Our transdisciplinary approach to research

Our research happens in labs and cleanrooms — and even on the surface of Mars.

The interdisciplinary work of ASU’s School of Earth and Space Exploration brings together the brightest minds in astronomy and astrophysics, cosmology, geosciences, planetary sciences, exploration systems engineering and science education. 

Our approach to research tears down the conventional divides, encouraging scientists to cross subject boundaries to pursue new understandings of our universe. Together, we answer the most significant questions about how our universe began and how it continues to evolve. 

We want to know: How did the solar system make planets and moons? What are the best technologies for both robots and humans to explore space? How did life emerge on Earth and where — and how — should we seek it elsewhere? 

Finding the answers to these questions requires the expertise of various scientific disciplines and the integration of analytical methods from many fields, including those featured below.

School of Earth and Space Exploration at Arizona State University

What We Do

Learn more about our various focus areas.

Explore Research

Projects & Groups

Scientists at the School of Earth and Space Exploration are pursuing many areas of research. We’re studying the beginning of time. We’re embarking on robotic missions to the Moon, Mars, asteroids, and Jupiter's moon Europa. We’re looking at the dynamics of our own world — and exploring the possibility of life beyond it.

Research Focus Areas

A SESE hallmark is its focus on transdisciplinary research. Rather than organizing ourselves by research methodologies, we emphasize research themes. These include: the origin and evolution of the universe, co-evolution of biological, chemical, and physical processes, evolution of planets and other celestial bodies, and best-practices for human and robotic exploration of space.

Instrument Facilities

The School of Earth and Space Exploration offers sophisticated facilities for laboratory analysis, including secondary ion mass spectrometry and solid-state materials characterization.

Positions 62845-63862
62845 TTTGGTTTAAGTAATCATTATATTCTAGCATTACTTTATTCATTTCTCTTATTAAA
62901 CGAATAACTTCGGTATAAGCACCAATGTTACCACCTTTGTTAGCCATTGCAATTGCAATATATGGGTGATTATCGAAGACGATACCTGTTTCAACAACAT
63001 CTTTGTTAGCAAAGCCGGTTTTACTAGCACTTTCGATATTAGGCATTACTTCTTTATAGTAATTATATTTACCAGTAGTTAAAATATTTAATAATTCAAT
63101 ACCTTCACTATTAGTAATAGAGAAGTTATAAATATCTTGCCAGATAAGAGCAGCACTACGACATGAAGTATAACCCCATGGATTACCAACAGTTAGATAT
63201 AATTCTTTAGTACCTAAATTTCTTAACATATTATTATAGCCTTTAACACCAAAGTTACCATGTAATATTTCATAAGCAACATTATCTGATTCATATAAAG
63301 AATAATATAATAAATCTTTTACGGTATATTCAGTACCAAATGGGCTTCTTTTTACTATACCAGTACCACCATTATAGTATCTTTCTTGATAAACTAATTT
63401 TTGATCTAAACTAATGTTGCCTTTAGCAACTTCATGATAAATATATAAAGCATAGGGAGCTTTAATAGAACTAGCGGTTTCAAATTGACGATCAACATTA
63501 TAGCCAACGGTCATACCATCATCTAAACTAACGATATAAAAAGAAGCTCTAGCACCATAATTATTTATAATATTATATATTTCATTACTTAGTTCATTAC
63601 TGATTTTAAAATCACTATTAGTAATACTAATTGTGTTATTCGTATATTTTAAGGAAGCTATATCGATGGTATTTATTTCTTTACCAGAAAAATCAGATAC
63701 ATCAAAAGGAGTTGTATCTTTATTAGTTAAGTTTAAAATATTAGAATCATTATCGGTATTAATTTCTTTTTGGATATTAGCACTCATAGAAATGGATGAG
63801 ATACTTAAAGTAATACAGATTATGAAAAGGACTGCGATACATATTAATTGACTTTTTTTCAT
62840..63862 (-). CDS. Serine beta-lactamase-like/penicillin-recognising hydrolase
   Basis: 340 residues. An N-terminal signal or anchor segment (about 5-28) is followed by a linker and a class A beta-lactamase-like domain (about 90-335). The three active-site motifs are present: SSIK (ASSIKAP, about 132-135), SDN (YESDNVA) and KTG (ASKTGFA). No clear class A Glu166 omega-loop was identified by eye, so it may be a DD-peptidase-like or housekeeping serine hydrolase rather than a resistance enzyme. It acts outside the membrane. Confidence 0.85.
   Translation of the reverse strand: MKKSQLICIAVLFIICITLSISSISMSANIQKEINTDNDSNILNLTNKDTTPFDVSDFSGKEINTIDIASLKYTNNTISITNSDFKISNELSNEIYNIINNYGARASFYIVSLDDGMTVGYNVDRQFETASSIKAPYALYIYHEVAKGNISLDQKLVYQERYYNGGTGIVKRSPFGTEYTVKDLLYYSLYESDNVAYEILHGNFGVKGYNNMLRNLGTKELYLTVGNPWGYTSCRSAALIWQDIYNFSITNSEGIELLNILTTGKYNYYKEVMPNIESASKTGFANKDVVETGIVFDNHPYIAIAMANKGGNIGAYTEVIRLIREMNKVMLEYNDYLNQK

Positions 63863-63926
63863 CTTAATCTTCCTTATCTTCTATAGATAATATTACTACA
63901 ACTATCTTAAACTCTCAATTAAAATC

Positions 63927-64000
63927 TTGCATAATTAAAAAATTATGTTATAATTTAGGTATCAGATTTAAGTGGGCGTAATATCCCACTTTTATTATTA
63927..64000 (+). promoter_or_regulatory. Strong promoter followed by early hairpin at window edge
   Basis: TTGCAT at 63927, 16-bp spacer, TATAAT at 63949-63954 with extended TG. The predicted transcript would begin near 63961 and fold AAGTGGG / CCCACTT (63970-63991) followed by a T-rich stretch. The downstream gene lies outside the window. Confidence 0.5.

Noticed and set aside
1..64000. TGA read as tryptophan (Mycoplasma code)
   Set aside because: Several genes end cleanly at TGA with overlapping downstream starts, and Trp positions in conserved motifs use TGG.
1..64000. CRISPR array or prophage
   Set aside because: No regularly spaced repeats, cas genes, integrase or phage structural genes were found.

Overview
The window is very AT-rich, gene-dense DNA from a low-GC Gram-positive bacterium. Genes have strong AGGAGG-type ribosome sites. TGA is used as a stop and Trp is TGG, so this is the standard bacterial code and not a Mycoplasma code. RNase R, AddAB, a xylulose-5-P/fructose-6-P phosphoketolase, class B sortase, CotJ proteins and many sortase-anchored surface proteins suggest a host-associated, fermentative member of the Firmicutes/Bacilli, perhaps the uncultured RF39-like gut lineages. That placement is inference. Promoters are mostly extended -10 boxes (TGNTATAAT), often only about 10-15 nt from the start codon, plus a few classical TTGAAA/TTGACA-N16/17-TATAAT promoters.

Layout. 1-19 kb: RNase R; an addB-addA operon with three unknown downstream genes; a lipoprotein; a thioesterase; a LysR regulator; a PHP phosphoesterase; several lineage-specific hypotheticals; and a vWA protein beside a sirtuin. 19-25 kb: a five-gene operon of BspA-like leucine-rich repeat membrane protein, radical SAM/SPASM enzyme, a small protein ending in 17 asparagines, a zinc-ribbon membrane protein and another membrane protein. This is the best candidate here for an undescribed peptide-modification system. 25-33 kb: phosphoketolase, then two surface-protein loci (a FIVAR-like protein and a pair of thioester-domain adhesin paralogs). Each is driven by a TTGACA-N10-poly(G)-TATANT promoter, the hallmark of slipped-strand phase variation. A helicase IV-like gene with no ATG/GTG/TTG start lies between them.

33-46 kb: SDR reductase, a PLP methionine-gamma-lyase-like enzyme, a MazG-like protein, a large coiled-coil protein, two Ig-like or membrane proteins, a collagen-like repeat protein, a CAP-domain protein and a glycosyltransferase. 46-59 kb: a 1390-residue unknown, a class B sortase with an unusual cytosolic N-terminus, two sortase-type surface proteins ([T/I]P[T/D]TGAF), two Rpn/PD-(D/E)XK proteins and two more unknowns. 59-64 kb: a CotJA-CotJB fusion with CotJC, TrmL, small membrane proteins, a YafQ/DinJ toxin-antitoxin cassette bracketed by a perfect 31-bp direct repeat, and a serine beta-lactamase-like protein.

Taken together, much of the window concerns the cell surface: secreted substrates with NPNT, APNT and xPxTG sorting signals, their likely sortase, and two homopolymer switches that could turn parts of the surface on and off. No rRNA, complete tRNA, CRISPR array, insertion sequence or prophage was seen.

Center for Meteorite Studies

The Center for Meteorite Studies continually pursues knowledge about the origin of our planetary system through the study of meteorites. Home to the world's largest university-based meteorite collection, the Center’s researchers have curated more than 30,000 individual specimens representing more than 2,000 distinct meteorite falls and finds.

Opportunities

Be a part of groundbreaking research. At SESE, we do field work on every continent on Earth. We study the Moon, our solar system and deep space. And our exciting research portfolio is growing. Check out SESE’s current opportunities for student research, postdoctoral fellowships and faculty positions.

Ronald Greeley Center

SESE's Ronald Greeley Center supports research by ASU planetary science faculty, students, and staff, as well as the local and statewide educational communities and the general public.

NewSpace

ASU's NewSpace initiative will establish and foster partnerships between ASU and next-generation non-governmental space exploration science and technology companies and programs.

8

SESE has participated in eight NASA Missions, with more on the way.

30,000

SESE has over 30,000 individual meteorites, the largest university collection in the world.

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SESE is one of only seven universities capable of building NASA-certified deep space hardware.

Recent News

Geologists have long thought that the central section of California's famed San Andreas Fault — from San Juan Bautista southward to Parkfield, a distance of about 90 miles — has a steady creeping movement that provides a safe release of energy. Creep on the central San Andreas during the past several decades, so the thinking goes, has reduced the chance...
No single explanation can account completely for what astronomers see with "the strangest star in the universe."
Volcanic eruptions have a way of leaving people awestruck. And the recent eruption of Hawaii’s Kilauea has been no different: the photos and video of glowing, unstoppable lava flowing across the island are just remarkable. While visions of erupting volcanoes in Arizona might not often come to mind, the state’s youngest volcano, Sunset Crater, erupted less than 1,000 years ago...